Don’t Believe the Special Release Hype!?
Today there’s a growing trend among brewers to craft a big beer, name it something demonic or outlandish, and create a big buzz around its release by using grassroots word-of-mouth marketing (like BeerAdvocate) that ensures eternal hype, record sales, a loyal following for the brand and bragging rights in the form of top rankings online. It’s also putting some smaller craft brewers on the global beer geek map.
Some argue that this sort of practice is damaging to our beer culture. That the days of calmly enjoying a well-crafted Pale Ale are over as the rabid, zombie beer geeks, infected by some sick need to snatch-up the next big beer, have taken over our planet. Others are negative because they feel it encourages shady, greedy, sleazebag scalper types who drop the beers on eBay to make a buck off of suckers. To some extent all of this is true, but you can’t blame the beer geeks who want something exciting to talk about, and you can’t blame a brewer for coming up with creative ways to sell their beer. After all, the craft beer industry is a business, and the objective is to sell beer and run a successful business. We should be happy for these breweries, right?
Regardless of where you stand, special release events are quite the phenomenon—capturing the enthusiasm found somewhere between a Star Wars convention and Barack Obama rally—and awesome to witness. We’re talking consumers who are insanely passionate about beer, are typically loyal followers of the brewery and have some serious cash to drop on not only the beer, but the experience of gathering with others.
December 15, 2007
Surly Brewing Company in Brooklyn Center, Minn., releases Darkness—Russian Imperial Stout. Only 480 bottles were up for grabs with 240 beer geeks waiting in line for hours—some traveled hundreds of miles just to get their mitts on two bottles. Two local TV stations also covered the story. Currently ranked No. 7 on BeerAdvocate.
January 15, 2008
Deschutes Brewery in Bend, Ore., releases The Abyss—Russian Imperial Stout. 1,000 cases and 48 kegs were sold in three days. Nearly all of it was allocated to stores and bars in advance. As soon as The Abyss hit the shelves, beer geeks literally purchased it on the same day. Currently ranked No. 5 on BeerAdvocate.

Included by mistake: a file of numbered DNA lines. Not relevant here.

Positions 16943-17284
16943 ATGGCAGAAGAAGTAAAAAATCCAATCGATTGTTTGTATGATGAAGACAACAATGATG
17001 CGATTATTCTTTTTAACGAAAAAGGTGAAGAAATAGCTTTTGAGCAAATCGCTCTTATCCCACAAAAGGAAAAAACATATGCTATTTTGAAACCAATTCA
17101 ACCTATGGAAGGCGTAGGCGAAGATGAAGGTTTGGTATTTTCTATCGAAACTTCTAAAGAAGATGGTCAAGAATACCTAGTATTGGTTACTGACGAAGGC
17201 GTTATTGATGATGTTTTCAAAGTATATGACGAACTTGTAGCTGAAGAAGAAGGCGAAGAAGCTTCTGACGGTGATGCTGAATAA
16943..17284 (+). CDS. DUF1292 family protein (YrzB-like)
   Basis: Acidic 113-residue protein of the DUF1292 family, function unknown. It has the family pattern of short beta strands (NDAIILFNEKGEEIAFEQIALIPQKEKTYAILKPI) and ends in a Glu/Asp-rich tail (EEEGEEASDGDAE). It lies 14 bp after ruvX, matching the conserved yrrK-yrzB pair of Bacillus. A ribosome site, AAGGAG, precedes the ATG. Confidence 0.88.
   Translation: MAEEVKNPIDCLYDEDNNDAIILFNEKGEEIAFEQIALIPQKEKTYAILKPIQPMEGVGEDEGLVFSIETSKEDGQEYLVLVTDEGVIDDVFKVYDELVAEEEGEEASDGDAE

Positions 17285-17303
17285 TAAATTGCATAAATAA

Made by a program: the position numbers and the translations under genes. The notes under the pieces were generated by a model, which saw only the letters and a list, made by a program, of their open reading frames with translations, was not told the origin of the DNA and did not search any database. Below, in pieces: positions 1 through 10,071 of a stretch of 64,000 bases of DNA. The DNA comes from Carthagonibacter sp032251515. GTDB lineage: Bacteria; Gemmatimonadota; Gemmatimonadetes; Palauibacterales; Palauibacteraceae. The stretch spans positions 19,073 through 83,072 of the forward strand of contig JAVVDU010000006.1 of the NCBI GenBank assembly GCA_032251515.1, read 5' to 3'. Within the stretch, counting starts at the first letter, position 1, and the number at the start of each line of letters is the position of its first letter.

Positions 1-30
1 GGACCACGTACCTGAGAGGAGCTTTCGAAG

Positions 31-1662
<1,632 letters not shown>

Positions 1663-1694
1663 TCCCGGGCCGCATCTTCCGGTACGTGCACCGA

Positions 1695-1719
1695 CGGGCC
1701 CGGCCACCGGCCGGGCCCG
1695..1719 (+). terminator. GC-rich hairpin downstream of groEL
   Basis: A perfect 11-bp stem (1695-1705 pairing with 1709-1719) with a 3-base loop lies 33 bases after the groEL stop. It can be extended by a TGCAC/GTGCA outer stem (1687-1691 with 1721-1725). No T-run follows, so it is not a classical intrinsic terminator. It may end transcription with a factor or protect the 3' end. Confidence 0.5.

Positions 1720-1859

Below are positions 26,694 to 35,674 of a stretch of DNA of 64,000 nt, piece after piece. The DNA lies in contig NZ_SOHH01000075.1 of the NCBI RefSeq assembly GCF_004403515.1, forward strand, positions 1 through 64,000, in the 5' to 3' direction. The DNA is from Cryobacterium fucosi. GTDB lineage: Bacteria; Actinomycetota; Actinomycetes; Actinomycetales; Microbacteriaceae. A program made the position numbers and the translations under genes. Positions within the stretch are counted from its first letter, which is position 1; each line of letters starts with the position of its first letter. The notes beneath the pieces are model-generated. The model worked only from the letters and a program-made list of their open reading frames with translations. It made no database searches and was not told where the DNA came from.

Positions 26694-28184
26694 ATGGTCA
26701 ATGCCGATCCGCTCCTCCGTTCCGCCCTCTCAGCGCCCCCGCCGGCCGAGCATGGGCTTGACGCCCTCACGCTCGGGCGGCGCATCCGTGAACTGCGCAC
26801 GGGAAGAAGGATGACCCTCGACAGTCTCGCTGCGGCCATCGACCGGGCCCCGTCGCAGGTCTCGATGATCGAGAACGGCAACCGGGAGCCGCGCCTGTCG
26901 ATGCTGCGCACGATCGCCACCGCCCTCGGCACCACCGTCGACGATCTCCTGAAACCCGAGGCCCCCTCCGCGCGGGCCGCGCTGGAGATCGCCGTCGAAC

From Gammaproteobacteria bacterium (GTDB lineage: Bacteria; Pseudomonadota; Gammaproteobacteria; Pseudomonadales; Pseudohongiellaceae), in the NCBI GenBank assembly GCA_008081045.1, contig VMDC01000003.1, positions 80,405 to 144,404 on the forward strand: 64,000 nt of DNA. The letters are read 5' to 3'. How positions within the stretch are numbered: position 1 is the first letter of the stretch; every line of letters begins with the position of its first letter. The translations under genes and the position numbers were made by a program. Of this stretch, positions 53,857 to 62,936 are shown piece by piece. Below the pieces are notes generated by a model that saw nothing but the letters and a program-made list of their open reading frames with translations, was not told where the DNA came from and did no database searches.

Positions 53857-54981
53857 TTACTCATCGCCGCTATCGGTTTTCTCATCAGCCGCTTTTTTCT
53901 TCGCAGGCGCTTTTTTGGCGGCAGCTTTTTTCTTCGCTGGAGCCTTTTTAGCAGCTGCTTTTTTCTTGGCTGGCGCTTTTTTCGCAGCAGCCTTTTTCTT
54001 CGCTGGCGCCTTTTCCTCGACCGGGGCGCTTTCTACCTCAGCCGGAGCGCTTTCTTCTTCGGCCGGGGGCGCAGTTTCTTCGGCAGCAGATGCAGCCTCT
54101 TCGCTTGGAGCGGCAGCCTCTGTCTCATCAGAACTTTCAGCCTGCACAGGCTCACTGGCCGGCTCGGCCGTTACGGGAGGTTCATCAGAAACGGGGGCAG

February 2, 2008
Foothills Brewing Company in Winston-Salem, N.C., releases Sexual Chocolate—cocoa-infused Imperial Stout. One of the most hyped beer releases to hit the South Atlantic region. Based on feedback from BeerAdvocate, the brewery altered its plans real-time. Only 500 22-ounce bottles were made available—four for the first 100, two for anyone else, until it ran out. 98 people showed up and the beer was sold out in less than one hour. As of print, it just broke the list, coming in at No. 100 on BeerAdvocate—it will no doubt climb higher, in fact it’s No. 57 now.
March 15, 2008
Founders Brewing Company in Grand Rapids, Mich., launches Kentucky Breakfast Stout—a big Stout infused with coffee and vanilla, and then aged in Bourbon barrels. This batch was brewed at their old brewery, so it’s limited to 500 cases, three cases per person. We’ve heard stories of people coming out of stores with cases and being offered more than they paid as they walked out. Ranked No. 6 on BeerAdvocate.
April 26, 2008
Three Floyd’s Brewing Company in Munster, Ind., is scheduled to release Dark Lord—yep, another Russian Imperial Stout. This beer is so insanely hyped that it has its own day, “Dark Lord Day”—DLD for those in the know. This is the granddaddy event of special releases in which hundreds of beer geeks from all around the world congregate at the brewery in the hopes of snagging some bottles and trying some special oak-aged Dark Lord, while they hang with other geeks, listen to live music and nosh on BBQ. As of print, over 150 BeerAdvocates from 30 states and three countries plan on attending. Currently No. 2 on BeerAdvocate.
Is the hype sustainable? Time will tell as this is still all new to the constantly evolving craft beer scene, but in the meantime, we’ll believe and embrace the hype.
Respect Beer. ■